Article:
I am currently developing a unity-based multiplatform game (PC, IOS, Android) in a small team. This is the code we have created for the Character Actions inside the game. I am looking for feedback on the code itself as well as tips on how some Unity features could be used better. This is my first time developing a game with Unity.

The Game is also aimed for Mobile platforms as state above, so tips on optimization are welcome.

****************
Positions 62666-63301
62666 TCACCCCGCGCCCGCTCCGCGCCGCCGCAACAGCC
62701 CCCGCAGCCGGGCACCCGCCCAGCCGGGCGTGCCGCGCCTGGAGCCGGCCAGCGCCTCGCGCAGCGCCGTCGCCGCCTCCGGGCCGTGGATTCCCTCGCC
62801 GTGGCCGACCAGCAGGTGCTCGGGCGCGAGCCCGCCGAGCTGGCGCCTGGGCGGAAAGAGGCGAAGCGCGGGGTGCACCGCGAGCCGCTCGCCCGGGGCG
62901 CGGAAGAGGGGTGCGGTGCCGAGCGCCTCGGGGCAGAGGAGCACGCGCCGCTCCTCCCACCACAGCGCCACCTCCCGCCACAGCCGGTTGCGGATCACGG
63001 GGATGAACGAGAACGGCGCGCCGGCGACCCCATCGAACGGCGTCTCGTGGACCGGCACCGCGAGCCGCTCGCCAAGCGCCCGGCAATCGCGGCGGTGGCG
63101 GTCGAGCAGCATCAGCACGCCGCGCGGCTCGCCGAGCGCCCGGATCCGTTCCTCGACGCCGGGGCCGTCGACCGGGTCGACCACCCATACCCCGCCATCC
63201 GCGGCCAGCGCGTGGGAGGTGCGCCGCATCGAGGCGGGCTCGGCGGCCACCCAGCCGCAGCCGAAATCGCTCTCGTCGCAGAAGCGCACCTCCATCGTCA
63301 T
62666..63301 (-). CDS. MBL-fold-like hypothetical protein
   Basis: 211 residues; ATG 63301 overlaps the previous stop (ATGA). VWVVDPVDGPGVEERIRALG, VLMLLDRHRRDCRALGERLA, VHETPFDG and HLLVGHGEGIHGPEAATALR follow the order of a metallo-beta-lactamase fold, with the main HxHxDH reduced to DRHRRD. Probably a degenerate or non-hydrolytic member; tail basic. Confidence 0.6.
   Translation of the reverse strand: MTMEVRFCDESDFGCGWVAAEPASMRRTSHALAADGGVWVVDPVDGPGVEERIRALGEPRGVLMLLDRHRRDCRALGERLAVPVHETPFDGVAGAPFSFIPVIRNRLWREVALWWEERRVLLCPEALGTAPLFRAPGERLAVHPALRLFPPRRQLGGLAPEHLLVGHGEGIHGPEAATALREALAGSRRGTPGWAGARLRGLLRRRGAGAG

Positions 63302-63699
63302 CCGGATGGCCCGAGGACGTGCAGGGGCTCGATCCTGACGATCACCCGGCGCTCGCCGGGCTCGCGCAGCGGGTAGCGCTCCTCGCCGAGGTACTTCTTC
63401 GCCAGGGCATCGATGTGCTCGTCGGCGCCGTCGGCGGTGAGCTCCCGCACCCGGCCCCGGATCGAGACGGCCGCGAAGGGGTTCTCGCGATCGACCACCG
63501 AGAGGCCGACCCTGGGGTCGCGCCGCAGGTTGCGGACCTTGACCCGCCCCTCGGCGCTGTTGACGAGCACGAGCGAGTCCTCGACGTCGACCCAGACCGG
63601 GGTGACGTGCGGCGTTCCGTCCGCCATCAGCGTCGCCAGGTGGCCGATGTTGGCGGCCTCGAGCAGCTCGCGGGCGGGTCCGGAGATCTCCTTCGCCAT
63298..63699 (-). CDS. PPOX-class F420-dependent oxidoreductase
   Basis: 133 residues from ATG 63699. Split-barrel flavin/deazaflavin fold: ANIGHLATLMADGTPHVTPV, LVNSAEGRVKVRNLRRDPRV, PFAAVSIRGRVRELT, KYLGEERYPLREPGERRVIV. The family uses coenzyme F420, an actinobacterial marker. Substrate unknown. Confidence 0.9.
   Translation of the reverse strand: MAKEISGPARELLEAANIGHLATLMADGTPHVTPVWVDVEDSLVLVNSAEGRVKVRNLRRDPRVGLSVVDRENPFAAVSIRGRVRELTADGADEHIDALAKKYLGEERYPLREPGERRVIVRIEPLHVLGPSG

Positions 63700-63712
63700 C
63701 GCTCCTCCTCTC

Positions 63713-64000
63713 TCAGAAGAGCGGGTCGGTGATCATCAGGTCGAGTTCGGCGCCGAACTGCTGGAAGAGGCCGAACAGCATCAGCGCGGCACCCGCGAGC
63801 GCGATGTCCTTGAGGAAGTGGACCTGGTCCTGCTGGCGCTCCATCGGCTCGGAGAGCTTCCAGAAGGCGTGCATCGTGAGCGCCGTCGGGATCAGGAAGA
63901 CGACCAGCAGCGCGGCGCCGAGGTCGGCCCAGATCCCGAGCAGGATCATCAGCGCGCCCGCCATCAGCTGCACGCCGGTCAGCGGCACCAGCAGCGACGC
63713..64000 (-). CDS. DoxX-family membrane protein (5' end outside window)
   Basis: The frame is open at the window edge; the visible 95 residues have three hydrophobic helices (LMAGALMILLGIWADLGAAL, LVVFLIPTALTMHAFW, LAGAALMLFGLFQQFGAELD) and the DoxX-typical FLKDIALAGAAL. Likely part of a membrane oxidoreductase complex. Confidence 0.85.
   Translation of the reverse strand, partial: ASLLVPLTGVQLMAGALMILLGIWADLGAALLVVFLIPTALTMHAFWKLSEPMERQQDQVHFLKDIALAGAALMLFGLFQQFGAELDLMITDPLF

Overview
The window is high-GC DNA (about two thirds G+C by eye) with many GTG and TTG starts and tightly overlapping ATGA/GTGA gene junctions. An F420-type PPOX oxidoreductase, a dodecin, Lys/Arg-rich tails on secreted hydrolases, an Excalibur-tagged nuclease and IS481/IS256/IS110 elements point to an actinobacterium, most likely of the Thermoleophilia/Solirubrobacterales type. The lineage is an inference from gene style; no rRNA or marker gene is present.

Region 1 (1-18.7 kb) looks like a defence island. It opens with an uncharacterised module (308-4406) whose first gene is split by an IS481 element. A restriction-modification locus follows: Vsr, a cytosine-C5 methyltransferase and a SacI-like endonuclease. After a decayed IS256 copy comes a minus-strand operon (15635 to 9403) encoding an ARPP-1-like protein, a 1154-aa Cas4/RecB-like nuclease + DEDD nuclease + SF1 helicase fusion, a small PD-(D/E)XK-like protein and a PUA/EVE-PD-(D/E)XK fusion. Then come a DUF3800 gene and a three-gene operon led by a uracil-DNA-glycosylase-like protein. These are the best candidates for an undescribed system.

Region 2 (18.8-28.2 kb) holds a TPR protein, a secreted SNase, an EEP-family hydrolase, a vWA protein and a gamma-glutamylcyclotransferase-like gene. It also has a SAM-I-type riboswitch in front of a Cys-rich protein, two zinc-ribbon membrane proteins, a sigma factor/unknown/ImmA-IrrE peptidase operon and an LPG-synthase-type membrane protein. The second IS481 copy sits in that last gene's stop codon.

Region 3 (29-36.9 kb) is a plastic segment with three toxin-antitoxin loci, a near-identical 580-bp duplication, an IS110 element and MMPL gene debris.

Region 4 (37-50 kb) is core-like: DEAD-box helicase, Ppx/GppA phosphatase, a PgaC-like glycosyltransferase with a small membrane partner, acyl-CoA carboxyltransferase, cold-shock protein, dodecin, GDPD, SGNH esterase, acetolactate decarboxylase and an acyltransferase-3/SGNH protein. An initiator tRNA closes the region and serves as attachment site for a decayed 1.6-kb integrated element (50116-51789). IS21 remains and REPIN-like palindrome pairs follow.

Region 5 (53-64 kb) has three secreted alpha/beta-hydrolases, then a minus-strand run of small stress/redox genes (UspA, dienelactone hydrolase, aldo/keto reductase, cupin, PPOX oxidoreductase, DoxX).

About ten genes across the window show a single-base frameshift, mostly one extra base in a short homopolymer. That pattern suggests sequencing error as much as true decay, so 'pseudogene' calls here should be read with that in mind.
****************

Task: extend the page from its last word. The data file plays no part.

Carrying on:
using AI.Enemy; using UnityEngine;  namespace Player.Script.Miru {     public class MiruScript : MonoBehaviour     {     public float Health;     public float MoveSpeed;     public float JumpHeight;      public float EvadeSpeed;     public float DefendCooldownTimer;     public float NormalDamage;     public float Cooldown;     public float Stamina;     public float HealthRegenerationRate;     public float StaminaRegenerationRate;      private bool _IsFacingForward;     private bool _IsGrounded;     private Rigidbody2D _RigidBody;     private RaycastHit2D _GroundDetector;     private RaycastHit2D _RightRayCast;     private RaycastHit2D _LeftRayCast;     private MinionScript _MinionScript;      private void Start() //Temporary values     {         MoveSpeed = 4f * Time.deltaTime;         JumpHeight = 10f;         EvadeSpeed = 5f;         DefendCooldownTimer = 0f;         NormalDamage = 50f;         Cooldown = 1f;         Stamina = 100f;         Health = 100f;         HealthRegenerationRate = 0.5f;         StaminaRegenerationRate = 10f;         _RigidBody = GetComponent<Rigidbody2D>();         _MinionScript = GetComponent<MinionScript>();     }      private void Update()     {         MoveRight(MoveSpeed);         MoveLeft(MoveSpeed);         Jump(JumpHeight);         Evade(EvadeSpeed);         Attack(NormalDamage);         DistanceFromObject();         AttackCooldown();         Defend();     }      private bool AttackCooldown()     {         if (Cooldown < 1f)         {             Cooldown += Time.deltaTime;             return true;         }          return false;     }      public int DamageDealt(float _damageDealt)     {         Health -= _damageDealt;          if (Health <= 0)             Destroy(gameObject);          return 0;     }      private int DistanceFromObject()     {         _RightRayCast = Physics2D.Raycast(transform.position, Vector2.right);         _LeftRayCast = Physics2D.Raycast(transform.position, Vector2.left);          if (_RightRayCast.distance < 1.5f && _LeftRayCast.distance < 1.5f)             return 3;          if (_RightRayCast.distance < 1.5f)             return 1;          if (_LeftRayCast.distance < 1.5f)             return 2;          return 0;     }      private int Attack(float _damageDealt)     {         if (_IsFacingForward && Input.GetKeyDown(KeyCode.X) && _RightRayCast.distance <= 1.5f && !AttackCooldown())         {             _MinionScript = _RightRayCast.collider.gameObject.GetComponent<MinionScript>();             _MinionScript.DamageDealt(_damageDealt);             Cooldown = 0;             return 1;         }          if (_IsFacingForward == false && Input.GetKeyDown(KeyCode.X) && _LeftRayCast.distance <= 1.5f && !AttackCooldown())         {             _MinionScript = _LeftRayCast.collider.gameObject.GetComponent<MinionScript>();             _MinionScript.DamageDealt(_damageDealt);             Cooldown = 0;             return 2;         }          return 0;     }      private int MoveRight(float _moveSpeed)     {         if (Input.GetKey(KeyCode.RightArrow) && Defend() == 0)         {             transform.Translate(_moveSpeed, 0, 0);             _IsFacingForward = true;             return 1;         }          return 0;     }      private int MoveLeft(float _moveSpeed)     {         if (Input.GetKey(KeyCode.LeftArrow) && Defend() == 0)         {             transform.Translate(-_moveSpeed, 0, 0);             _IsFacingForward = false;             return 1;         }          return 0;     }      private int Jump(float _height)     {         _GroundDetector = Physics2D.Raycast(transform.position, Vector2.down);          if (Input.GetKeyDown(KeyCode.Z) && _IsGrounded)         {             _RigidBody.AddForce(Vector2.up * _height, ForceMode2D.Impulse);             return 1;         }          if (_GroundDetector.distance > 0.6f)         {             _IsGrounded = false;             return 2;         }          _IsGrounded = true;         return 0;     }      private int Evade(float _evadeSpeed)     {         if (Input.GetKeyDown(KeyCode.Space) && _IsGrounded)             switch (DistanceFromObject())             {                 case 1:                     _RigidBody.AddForce(Vector2.up * _evadeSpeed, ForceMode2D.Impulse);                     _RigidBody.AddForce(Vector2.left * _evadeSpeed, ForceMode2D.Impulse);                     return 1;                  case 2:                     _RigidBody.AddForce(Vector2.up * _evadeSpeed, ForceMode2D.Impulse);                     _RigidBody.AddForce(Vector2.right * _evadeSpeed, ForceMode2D.Impulse);                     return 2;                  case 3:                     _RigidBody.AddForce(Vector2.up * _evadeSpeed * 3, ForceMode2D.Impulse);                     return 3;             }          return 0;     }      private int Defend()     {         if (Input.GetKey(KeyCode.Space) && _IsGrounded)         {             DefendCooldownTimer += Time.deltaTime;             if (DefendCooldownTimer >= 0.5f)             {                 return 1;             }         }         else             DefendCooldownTimer = 0f;          return 0;     } } }